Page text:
|Born:||August 31, 1924|
|Died:||June 30, 2003|
|Place of death:||Malibu, CA|
|Known for:||His film work|
Hackett was born in Brooklyn, New York, New York the son of a Jewish upholster. He grew up on 54th and 14th Ave in Borough Park, Brooklyn, across from Public School 103 (now a yeshiva). Living next door was an aspiring baseball player named Sandy Koufax. He graduated from New Utrecht High School in 1942. While still a student, he began performing in nightclubs in the Catskills Borscht Belt resorts. He appeared first in the Golden Hotel in Hurleyville, New York, and he claimed he did not get one laugh.
Hackett enlisted in the United States Army during World War II and served in an anti-aircraft battery.
Hackett's first job after the war was at the Pink Elephant, a Brooklyn club. It was here that he changed his name from Leonard Hacker to Buddy Hackett. He made appearances in Los Angeles and Las Vegas, and continued to perform in the Catskills. He acted on Broadway, in Lunatics and Lovers, where Max Liebman saw him and put him in two television specials.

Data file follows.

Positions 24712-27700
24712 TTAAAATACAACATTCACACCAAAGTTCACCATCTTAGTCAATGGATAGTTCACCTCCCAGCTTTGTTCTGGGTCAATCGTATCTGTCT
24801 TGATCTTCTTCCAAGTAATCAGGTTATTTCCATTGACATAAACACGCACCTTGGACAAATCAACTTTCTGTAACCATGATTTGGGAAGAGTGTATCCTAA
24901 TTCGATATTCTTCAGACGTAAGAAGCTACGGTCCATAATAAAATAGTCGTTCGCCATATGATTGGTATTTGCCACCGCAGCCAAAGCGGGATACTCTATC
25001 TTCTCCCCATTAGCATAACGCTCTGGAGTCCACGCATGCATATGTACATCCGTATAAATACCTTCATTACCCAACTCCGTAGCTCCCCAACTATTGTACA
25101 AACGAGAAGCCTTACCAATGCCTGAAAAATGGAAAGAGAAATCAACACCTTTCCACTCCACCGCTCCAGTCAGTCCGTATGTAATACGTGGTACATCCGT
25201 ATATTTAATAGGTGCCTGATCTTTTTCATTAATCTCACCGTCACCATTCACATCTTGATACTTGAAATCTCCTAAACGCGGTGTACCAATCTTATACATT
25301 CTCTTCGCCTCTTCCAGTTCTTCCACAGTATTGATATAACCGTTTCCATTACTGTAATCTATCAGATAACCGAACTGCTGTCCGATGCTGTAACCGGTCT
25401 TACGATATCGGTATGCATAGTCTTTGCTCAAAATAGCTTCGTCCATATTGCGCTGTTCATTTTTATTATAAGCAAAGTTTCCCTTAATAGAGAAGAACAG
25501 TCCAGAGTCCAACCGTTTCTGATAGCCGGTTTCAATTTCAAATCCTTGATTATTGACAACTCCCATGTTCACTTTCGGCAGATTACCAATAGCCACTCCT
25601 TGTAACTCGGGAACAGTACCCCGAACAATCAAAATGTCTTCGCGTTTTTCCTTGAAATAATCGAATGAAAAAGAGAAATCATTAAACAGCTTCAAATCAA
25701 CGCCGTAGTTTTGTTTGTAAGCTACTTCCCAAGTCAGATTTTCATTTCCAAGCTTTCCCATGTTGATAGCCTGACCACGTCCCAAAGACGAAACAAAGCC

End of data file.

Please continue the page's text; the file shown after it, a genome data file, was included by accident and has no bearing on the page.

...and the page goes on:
In the late 1940s, Hackett's friend, Jules White, asked him if he would like to replace Curly Howard in The Three Stooges, due to Curly's stroke. According to The Love Bug audio commentary, Hackett turned down the role. But this story has been proven false, a tale by Hackett which he told on The Tonight Show and it grew bigger and more fanciful as time went on. Jules White himself told several interviews that the story (censored), and he alternated between laughter and anger that Buddy was using his name to weave the tale.
Hackett's movie career began in 1950 with a 10-minute "World of Sports" reel for Columbia Pictures called King of the Pins. The film demonstrated championship bowling techniques, with expert Joe Wilman demonstrating the right way and Hackett (in pantomine) exemplifying the wrong way. Hackett would not return to movies until 1953, after one of his nightclub routines attracted attention. With a rubber band around his head to slant his eyes, Hackett's "The Chinese Waiter" lampooned the heavy dialect, frustration, and communication problem encountered by a busy waiter in a Chinese restaurant: "No, we no have sprit-pea soup...We got to wonton, we got eh-roll...No orda for her, juss orda for you!" The routine was such a hit that Hackett made a recording of it, and was hired to reprise it in the 1953 Technicolor Universal-International musical Walking My Baby Back Home, in which he was third-billed under Donald O'Connor and Janet Leigh.